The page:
Media Neglect That "Stand Your Ground" Is Centerpiece Of Florida's Self-Defense Law


Media reporting on the verdict that George Zimmerman is not guilty in the shooting death of Trayvon Martin suggested a misleading distinction between the defense attorneys' supposed use of "conventional" self-defense principles and Florida's controversial "Stand Your Ground" law (also known as "Shoot First" or "Kill at Will"), ignoring the fact that the sole justifiable homicide law in Florida incorporates "Stand Your Ground."

George Zimmerman Acquitted On Charges Of Unlawfully Killing Trayvon Martin

The Washington Post: "A Florida Jury Acquitted George Zimmerman Of Charges Of Second-Degree Murder And Manslaughter Saturday Night In The Shooting Death Of Trayvon Martin." From a July 13 article:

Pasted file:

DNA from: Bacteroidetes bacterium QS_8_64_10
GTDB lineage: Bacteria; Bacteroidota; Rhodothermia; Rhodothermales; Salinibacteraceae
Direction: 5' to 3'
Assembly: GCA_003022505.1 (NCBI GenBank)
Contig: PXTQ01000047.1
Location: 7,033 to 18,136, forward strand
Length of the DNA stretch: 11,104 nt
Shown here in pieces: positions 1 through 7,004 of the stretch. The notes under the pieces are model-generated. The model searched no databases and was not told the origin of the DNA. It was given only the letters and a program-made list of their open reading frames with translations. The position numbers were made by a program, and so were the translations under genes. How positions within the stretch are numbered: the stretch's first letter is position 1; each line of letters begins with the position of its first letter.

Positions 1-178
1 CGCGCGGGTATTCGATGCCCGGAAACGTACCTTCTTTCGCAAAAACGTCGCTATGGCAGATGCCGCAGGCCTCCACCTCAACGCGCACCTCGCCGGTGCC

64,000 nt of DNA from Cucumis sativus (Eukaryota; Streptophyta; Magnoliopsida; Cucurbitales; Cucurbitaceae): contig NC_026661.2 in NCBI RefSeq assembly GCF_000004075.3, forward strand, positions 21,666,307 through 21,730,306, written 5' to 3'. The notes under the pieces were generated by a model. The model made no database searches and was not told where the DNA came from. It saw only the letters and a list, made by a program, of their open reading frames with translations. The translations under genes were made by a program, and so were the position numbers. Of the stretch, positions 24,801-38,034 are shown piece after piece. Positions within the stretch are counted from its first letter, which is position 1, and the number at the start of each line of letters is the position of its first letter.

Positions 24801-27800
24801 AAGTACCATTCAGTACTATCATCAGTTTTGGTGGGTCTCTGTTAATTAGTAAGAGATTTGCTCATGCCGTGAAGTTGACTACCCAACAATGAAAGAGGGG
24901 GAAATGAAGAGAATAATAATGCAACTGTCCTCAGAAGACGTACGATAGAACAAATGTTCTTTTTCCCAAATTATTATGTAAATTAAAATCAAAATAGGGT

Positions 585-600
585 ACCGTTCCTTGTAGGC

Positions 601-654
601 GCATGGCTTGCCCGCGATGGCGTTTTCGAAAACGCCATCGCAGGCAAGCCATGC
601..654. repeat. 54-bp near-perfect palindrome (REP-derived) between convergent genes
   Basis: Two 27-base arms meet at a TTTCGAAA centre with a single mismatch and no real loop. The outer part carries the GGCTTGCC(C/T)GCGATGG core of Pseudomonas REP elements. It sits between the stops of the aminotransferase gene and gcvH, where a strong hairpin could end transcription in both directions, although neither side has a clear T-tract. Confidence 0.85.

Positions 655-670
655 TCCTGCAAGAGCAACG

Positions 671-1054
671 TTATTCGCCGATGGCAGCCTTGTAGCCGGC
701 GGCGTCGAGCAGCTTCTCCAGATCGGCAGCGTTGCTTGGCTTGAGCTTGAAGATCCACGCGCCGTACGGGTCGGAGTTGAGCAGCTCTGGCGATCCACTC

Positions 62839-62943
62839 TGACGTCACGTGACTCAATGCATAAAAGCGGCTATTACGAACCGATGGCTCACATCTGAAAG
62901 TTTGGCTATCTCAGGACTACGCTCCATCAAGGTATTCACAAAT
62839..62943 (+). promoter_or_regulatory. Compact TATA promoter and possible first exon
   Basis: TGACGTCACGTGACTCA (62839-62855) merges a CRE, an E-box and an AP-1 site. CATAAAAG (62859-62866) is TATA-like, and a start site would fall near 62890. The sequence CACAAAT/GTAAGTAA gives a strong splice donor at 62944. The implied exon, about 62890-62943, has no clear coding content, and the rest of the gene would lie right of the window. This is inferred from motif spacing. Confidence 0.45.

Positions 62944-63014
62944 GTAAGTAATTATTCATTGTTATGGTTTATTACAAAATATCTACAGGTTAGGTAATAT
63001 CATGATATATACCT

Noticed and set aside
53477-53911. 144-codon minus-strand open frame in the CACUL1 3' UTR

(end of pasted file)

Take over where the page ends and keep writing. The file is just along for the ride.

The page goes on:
A Florida jury acquitted George Zimmerman of charges of second-degree murder and manslaughter Saturday night in the shooting death of Trayvon Martin, a case that alternately fascinated and appalled large segments of a spellbound nation. [The Washington Post, 7/13/13]

Stand Your Ground Omnipresent Throughout George Zimmerman Controversy

Zimmerman Juror: Stand Your Ground A Reason Why Neither Second Degree Murder Nor Manslaughter Applied. An anonymous member of the jury appeared on Anderson Cooper 360 on July 15 to discuss how Florida's Stand Your Ground law provided a legal justification for Zimmerman's actions. According to the juror, neither charge against Zimmerman applied "because of the heat of the moment and the Stand Your Ground":

JUROR: We just starting looking at the law, what exactly we could find and how we should vote for this case. And the law became very confusing.